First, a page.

<url xmlns:geo="http://geositemaps.org"> <loc>http://www.incrediblepizza.com/locations/tulsa</loc> <lastmod>2013-01-01</lastmod> <changefreq>daily</changefreq> <priority>0.8</priority> <geo-radius>36.05877;-95.8831;30</geo-radius> </url>
mobile search could do something like this:
Search already works
We can search for a pizza place nearby. So what? Foursquare already does that.
But do we have to search for it? As predicted by Mike Masnick back during Yahoo's misguided deal with Microsoft in 2009, "People are discovering that information finds them, rather than them going in search of information. Search already works. The next interesting challenge is in improving the way information finds you, rather than the way you find information."
Improving the way information finds you is how social competes with search, and it's the way mobile web should compete with app stores. Location, time, personal information, preferences, friends, actions - all of these create the context in which information should find us. Chris Cox from Facebook summed it up:
[Mobile phones] should be contextually aware. Check-in to flights, find deals at grocery stores, etc. These things take a bunch of clicks now — it’s all wasting time. The phone should know what we want.
My phone should know:
- I have 2 kids under the age of 4
- We're near south Tulsa
- We typically eat out on Tuesday nights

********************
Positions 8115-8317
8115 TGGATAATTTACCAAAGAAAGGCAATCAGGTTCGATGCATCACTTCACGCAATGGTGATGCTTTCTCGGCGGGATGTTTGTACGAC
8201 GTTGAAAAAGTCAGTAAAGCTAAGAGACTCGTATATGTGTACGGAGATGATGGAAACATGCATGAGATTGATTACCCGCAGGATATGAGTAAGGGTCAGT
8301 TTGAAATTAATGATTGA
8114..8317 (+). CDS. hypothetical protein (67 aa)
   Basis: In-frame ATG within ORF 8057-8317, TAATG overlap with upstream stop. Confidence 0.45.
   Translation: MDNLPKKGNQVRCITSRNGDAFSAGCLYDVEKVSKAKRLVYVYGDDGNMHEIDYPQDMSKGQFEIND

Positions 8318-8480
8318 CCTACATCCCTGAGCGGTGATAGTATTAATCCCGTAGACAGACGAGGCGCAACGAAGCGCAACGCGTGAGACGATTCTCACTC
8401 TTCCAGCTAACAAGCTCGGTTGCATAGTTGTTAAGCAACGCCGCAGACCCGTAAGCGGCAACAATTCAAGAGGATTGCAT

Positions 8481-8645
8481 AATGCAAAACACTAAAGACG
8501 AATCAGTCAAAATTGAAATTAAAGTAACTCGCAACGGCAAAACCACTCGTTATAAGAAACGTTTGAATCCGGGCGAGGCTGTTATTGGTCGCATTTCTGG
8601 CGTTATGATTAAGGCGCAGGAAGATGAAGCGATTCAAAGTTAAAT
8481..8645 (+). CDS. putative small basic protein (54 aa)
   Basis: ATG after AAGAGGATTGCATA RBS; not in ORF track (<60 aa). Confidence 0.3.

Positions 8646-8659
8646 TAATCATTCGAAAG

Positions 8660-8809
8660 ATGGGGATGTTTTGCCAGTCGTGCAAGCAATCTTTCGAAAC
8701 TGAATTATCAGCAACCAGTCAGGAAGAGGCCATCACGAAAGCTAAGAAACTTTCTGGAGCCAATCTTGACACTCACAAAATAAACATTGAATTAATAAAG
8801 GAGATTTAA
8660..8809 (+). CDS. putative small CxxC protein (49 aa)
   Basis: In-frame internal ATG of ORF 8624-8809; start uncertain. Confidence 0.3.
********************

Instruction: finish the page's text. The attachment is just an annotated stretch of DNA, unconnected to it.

- It's almost dinner-time
It should query the web. To which incrediblepizza.com replies:
- Kids 3 and under eat free
- We're located in south Tulsa
- We have double-play-points specials on Tuesdays
incrediblepizza.com and my phone inform me automatically. This touches semantic web stuff; and maybe that's something we mobile web developers should be touching. Because ...
The only group who can contextualize everything is everyone
The web will obsolete app stores ... again. In Scott Jenson's "Why Mobile Apps Must Die" talk at BDConf 2011, he longs for a web-based phone, and a discovery service that helps us find the right needles in the needle-stack of connected things. He calls it "a baby step towards this idea of doing just-in-time interaction" and says "I can guarantee you this will not happen thru apps."
Christian reminds us of Yahoo's first (failed) attempt at re-creating a categorized directory of the web. If you don't have time to read Clay Shirky's classic perspective on ontology at least watch this great related 5-minute video:
Even if you skipped both, here's the crux of the matter (emphasis mine):
Yahoo ... added the shelf back. ... The charitable explanation for this is that they thought of this ... as their job, and as something their users would value. The uncharitable explanation is that they thought there was business value in determining the view the user would have to adopt to use the system. Both of those explanations may have been true at different times and in different measures, but the effect was to override the users' sense of where things ought to be, and to insist on the Yahoo view instead.
You can replace "Yahoo" with "Apple" in the preceding statement and it mirrors the current situation of Apps. The web out-grew Yahoo's shelf; it will out-grow Apple's, Google's, Microsoft's, and Mozilla's shelves. Our sense of where things ought to be and how things ought to find us is better than any vendor's. "The web is going to win again. The web always wins." as Johnath says.
The web will win sooner if we spend less time on the shelves and more time delivering relevant, contextual, optimized content to mobile devices.